# Leverage Ratios

Leverage ratios are financial ratios which measure a company’s ability to pay off its obligations. The most common leverage ratios are debt ratio, debt to equity ratio and equity multiplier. The equity multiplier is also called financial leverage ratio.

A proportion of debt and equity in a company’s capital structure is the most basic indicator of a company’s long-term financial health. A company must strike a good balance between debt and equity in its capital structure keeping in view the tax benefits of adding more benefits but also considering the financial risk that arises with addition of more and more debt.

The following table shows the most popular leverage ratios and their calculation formulas:

Ratio | Debt ratio | Debt to equity ratio | Financial leverage ratio |
---|---|---|---|

Also called | Debt to assets ratio or gearing ratio | Equity multiplier (EM) | |

Formula | Total Debt/Total Assets | Total Debt/Total Equity | Total Assets/Total Equity |

Purpose | Calculates total debt as a proportion of total assets | Calculates dollars of debt per dollar of equity | It is an important input in the DuPont decomposition of return on equity |

**Debt ratio** is the most common leverage ratio, it is calculated by dividing the sum of short-term debt and long-term debt by the total assets.

The **debt to equity ratio** and financial leverage ratio cut the same pie but in different ways. The **financial leverage ratio** (also called the equity multiplier) has its own significance in that is the capital structure component used in decomposing return on equity in the DuPont analysis:

$$ \text{ROE}=\text{Net Profit Margin}\times \text{Total Asset Turnover}\ \times \text{Financial Leverage Ratio} $$

We can mutually convert leverage ratios using the following equation assuming total debt equals total liabilities:

$$ \text{Debt Ratio}=\frac{\text{1}+\text{D}/\text{E Ratio}}{\text{D}/\text{E Ratio}}=\frac{\text{EM}\ -\ \text{1}}{\text{EM}} $$

Degree of operating leverage and degree of financial leverage are also important indicators of a company’s financial and business risk.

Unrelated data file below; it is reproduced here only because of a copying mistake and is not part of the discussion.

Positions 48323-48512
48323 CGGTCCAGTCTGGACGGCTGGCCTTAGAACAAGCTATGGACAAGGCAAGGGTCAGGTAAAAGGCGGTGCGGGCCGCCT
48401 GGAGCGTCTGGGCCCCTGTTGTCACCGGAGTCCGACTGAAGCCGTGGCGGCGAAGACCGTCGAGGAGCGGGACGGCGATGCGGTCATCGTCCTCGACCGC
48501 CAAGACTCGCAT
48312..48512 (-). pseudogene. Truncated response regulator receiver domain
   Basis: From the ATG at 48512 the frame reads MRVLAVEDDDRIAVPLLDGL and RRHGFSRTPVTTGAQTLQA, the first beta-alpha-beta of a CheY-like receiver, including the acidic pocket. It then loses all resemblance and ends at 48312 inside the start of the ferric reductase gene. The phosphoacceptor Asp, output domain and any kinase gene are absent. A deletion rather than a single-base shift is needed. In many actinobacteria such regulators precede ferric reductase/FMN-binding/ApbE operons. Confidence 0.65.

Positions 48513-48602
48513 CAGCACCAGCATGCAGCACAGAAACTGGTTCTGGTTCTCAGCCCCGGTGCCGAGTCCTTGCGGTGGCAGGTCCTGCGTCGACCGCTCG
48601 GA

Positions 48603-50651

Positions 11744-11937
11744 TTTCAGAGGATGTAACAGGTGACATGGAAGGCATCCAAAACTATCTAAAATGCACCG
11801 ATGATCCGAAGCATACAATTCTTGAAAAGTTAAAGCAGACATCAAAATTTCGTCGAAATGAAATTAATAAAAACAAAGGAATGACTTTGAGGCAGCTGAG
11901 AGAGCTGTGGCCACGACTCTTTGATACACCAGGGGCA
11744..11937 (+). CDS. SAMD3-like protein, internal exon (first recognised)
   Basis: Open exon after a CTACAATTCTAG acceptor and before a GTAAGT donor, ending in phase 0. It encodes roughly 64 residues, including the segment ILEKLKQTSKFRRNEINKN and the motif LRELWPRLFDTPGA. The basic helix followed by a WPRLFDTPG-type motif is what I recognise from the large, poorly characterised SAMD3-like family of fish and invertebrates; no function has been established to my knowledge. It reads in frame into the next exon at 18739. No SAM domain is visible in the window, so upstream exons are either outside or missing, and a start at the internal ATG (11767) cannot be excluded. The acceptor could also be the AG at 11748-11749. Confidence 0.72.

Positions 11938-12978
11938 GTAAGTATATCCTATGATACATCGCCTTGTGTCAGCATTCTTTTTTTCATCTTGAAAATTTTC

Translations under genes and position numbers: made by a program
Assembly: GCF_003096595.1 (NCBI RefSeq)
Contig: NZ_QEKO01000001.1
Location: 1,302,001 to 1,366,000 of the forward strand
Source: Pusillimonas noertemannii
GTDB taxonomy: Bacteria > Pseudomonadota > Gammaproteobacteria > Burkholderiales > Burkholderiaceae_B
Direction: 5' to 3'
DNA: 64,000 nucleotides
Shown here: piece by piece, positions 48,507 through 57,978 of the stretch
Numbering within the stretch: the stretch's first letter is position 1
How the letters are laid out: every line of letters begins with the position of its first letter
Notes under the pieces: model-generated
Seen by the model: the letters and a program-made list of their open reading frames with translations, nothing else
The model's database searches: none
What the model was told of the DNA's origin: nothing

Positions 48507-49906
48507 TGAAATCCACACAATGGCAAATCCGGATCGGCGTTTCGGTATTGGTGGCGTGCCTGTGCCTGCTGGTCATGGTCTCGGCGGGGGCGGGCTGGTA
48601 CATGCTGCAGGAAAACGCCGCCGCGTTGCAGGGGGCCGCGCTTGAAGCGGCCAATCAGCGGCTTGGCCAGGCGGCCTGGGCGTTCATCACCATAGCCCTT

## Example

Given the following extract from Caterpillar’s balance sheet at the end of financial year 2017, calculate debt ratio for the company and then convert it to debt-to-equity ratio and financial leverage ratio:

USD in million | 2017 |
---|---|

Total assets | 76,962 |

Current liabilities | |

Short-term debt | 11,031 |

Accounts payable | 6,487 |

Accrued liabilities | 5,779 |

Deferred revenues | 1,193 |

Other current liabilities | 2,441 |

Total current liabilities | 26,931 |

Non-current liabilities | |

Long-term debt | 23,847 |

Capital leases | |

Pensions and other benefits | 8,365 |

Minority interest | 69 |

Other long-term liabilities | 3,984 |

Total non-current liabilities | 36,265 |

Total liabilities | 63,196 |

Stockholders' equity | |

Common stock | 5,593 |

Retained earnings | 26,301 |

Treasury stock | (17,005) |

Accumulated other comprehensive income | (1,192) |

Total stockholders' equity | 13,697 |

Total liabilities and stockholders' equity | 76,893 |

Total debt equals the sum of interest-bearing short-term and long-term debt plus any other liabilities of debt-like nature like leases, pensions, etc. In case of Caterpillar, total debt is $43,243 million (=$11,031 million plus $23,847 million plus $8,365 million. Total assets are $76,962 million which gives us a debt ratio of 0.56 ($43,243 million divided by $76,962 million).

Debt is $43,243 million and total shareholders’ equity is $13,697 which means that debt to equity ratio is 3.16 (=$43,243 million divided by $13,697 million).

Financial leverage ratio equals total assets (i.e. $76,893 million) divided by total equity (i.e. $13,697 million), i.e. 5.6

Written by Obaidullah Jan, ACA, CFA and last modified on